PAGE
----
I managed a couple of shots with my phone, but it was too far away to get a decent image. However, the images I did get were sufficient to look it up and it was definitely a weasel.

After running along the pontoon for a while, it came to a join between two sections, upended itself and dived down into the gap.
Photo of the weasel disappearing down a gap in the pontoons

The weasel disappears down a gap in the pontoons

Tuesday, 18 July 2017

Boats R Us – our plans for a boat-free holiday turned out to be anything but...

Photo of mefFishing - or at least trying to fish - on Loch Awe

Fishing - or at least trying to fish - on Loch Awe

We're just back from a week staying in a cottage on the shores of Loch Awe in Argyll, Scotland.

Part of the aim of the holiday was a break from Ravensdale. Much as we love her, she has presented us with one problem after another lately and we thought it would do us good to get away for a while.

Having decided that we wanted to go away, I said I wanted to stay in the middle of nowhere and Phil said he wanted the opportunity to do some fishing.

We lived in Scotland for 16 years before selling our house to move onto a boat and both love the landscapes the country has to offer so decided a peaceful loch-side location would be an ideal getaway.

Photo of Tarbert in the sunshine

Tarbert in the sunshine

However, we ended up spending the best part of two days at Tarbert visiting friends with boats in the marina there and another day on a boat we hired in attempt to catch fish on Loch Awe.

Photo of Barr-beithe Upper

Barr-beithe Upper - the cottage where we spent a week by Loch Awe

As we booked just four days before we went away, we got a very good deal with Blarghour Farm Cottages and got a three-bedroom cottage that could accommodate six people for the price we were expecting to pay for a property that sleeps two.

And the location was lovely.

It was 19 miles from the nearest shop with an amazing view of the loch. In fact, it had beautiful views from every single window.

Photo of the view of Loch Awe from the cottage

The view over Loch Awe from the cottage

Photo of one of the beautiful sunsets we enjoyed during our stay

One of the beautiful sunsets we enjoyed during our stay

We were also very lucky with the weather. We had a couple of very hot sunny days – not what I’d been expecting of a holiday in Scotland J

A couple of days were overcast but dry and on the days it rained, it dried up at the time we wanted to go out and started again once we were safely back indoors.

The biggest disappointment was the lack of fish – or at least fish that were willing to allow us to catch them L

Photo of Phil fishing on Loch Awe

Phil wrapped up to protect him from the midges while fishing on Loch Awe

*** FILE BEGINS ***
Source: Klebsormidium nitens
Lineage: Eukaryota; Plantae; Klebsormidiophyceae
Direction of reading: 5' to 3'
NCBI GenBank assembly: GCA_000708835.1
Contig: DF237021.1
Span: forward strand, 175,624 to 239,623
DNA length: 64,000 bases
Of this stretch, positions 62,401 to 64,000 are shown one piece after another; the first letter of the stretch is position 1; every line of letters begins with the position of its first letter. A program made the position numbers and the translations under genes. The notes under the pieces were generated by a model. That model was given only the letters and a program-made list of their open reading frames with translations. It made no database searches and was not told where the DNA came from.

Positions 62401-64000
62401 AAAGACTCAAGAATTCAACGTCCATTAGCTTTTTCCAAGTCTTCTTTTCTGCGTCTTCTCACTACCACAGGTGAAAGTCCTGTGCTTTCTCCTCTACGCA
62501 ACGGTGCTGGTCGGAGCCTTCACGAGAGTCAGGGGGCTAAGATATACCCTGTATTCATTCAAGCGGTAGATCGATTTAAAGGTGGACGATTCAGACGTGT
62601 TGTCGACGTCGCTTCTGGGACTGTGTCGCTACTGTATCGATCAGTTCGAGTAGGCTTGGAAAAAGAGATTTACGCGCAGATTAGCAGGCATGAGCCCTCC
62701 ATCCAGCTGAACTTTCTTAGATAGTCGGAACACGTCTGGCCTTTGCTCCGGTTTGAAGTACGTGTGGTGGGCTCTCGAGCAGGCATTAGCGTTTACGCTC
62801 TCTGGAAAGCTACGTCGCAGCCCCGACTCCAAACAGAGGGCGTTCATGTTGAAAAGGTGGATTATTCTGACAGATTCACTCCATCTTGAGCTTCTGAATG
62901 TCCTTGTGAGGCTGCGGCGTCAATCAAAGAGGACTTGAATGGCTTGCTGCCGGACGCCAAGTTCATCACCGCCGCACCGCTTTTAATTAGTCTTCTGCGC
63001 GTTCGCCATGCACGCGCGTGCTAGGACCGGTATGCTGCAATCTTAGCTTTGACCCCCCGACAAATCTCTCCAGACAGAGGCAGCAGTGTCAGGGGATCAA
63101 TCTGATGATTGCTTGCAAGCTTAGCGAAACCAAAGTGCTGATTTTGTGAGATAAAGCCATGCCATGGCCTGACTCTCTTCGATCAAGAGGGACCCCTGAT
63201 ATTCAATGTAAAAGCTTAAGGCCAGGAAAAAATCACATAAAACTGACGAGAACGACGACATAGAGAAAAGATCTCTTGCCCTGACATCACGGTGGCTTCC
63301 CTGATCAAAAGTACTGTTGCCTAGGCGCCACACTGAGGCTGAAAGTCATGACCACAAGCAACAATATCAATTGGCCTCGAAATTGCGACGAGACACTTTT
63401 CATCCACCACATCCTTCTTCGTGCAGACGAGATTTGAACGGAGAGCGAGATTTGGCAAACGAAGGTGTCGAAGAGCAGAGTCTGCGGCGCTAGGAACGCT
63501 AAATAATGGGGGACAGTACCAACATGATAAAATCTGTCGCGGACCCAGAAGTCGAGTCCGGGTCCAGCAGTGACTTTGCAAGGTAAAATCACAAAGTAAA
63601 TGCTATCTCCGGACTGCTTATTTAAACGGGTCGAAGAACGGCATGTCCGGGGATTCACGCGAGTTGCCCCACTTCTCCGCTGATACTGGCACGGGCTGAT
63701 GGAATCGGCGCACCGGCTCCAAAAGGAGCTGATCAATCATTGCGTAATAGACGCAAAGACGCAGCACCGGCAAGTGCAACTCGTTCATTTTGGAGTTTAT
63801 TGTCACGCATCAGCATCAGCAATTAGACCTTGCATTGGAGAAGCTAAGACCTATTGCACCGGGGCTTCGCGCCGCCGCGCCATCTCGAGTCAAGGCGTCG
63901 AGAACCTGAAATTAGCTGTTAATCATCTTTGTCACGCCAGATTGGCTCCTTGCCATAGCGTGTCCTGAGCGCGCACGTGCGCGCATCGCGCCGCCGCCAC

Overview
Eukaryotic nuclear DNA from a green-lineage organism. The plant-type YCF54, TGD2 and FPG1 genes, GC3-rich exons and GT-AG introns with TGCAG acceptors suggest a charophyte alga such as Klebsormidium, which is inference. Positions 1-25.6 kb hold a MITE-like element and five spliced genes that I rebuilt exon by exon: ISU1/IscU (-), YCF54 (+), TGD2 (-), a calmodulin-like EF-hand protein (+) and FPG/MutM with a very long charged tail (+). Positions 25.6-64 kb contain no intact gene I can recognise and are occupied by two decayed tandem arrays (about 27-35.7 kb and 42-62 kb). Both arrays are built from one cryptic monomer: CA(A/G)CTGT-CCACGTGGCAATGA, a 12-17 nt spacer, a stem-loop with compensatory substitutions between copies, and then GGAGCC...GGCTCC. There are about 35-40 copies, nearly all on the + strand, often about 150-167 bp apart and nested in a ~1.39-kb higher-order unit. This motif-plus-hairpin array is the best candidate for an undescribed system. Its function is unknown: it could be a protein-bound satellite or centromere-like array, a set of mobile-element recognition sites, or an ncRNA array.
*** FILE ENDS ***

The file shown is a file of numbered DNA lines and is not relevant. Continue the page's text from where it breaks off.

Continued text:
We both bought week-long fishing licences on our arrival, before discovering that the loch was practically surrounded by trees, making it virtually impossible to fly fish from the shore.

We tried fly fishing from the one clear area to which we had access on the shore below the cottage, but without success. We didn’t even see any fish rising. Phil also tried spinning, but still had no luck. Meanwhile I wandered around with my camera, snapping the beautiful scenery.
Photo of Loch Awe in Argyll

Loch Awe in Argyll

Photo of another shot of Loch Awe

Another shot of Loch Awe

Photo of a sunset over Loch Awe

The sun sets over Loch Awe

Photo of Phil fly fishing on Loch Awe

Fly fishing on Loch Awe

It was during our first attempt at fishing at this location that we became reacquainted with the Highland biting midge (one thing I certainly haven’t missed since moving to Cumbria).

However, we had remembered to pack Smidge insect repellent, which made the biting beasties just about bearable.

Having decided we were wasting our time on fly fishing, we decided to hire a boat from Loch Awe Boats and had a lovely day pootling around the loch in the sunshine.

We tried trolling, fly fishing and spinning, but again without success.

The only fish we saw all day were shoals of tiny fish in the shallows as we took the boat out and brought it back in at the end of the day.

Photo of Phil trolling on Loch Awe

Phil trolling on Loch Awe

Despite the lack of fish, it was great to be out on the loch admiring and photographing the beautiful scenery, which made both of us a little bit homesick for the Highlands.

Photo of a beautiful sunny day on Loch Awe

A beautiful sunny day on Loch Awe

Photo of reflections on Loch Awe

Reflections on Loch Awe

We also enjoyed our visits to Tarbert. It is such a pretty harbour and bustling with life. 
Photo of Tarbert Harbour in Argyll

Tarbert Harbour in Argyll

Photo of colourful fishing boats at Tarbert

Colourful fishing boats at Tarbert

Photo of another view of Tarbert Harbour

Another view of Tarbert Harbour

Photo of Tarbert fishing boats

Tarbert fishing boats

The water was beautifully clean and the boats can get out to sea at any time of the day or night as there are no tidal restrictions on access to the harbour.

In fact, we were so impressed that we decided to find out a bit more about the possibility of taking Ravensdale there at some point in the future.

Photo of a fishing boat tied up on Loch Fyne at Inverary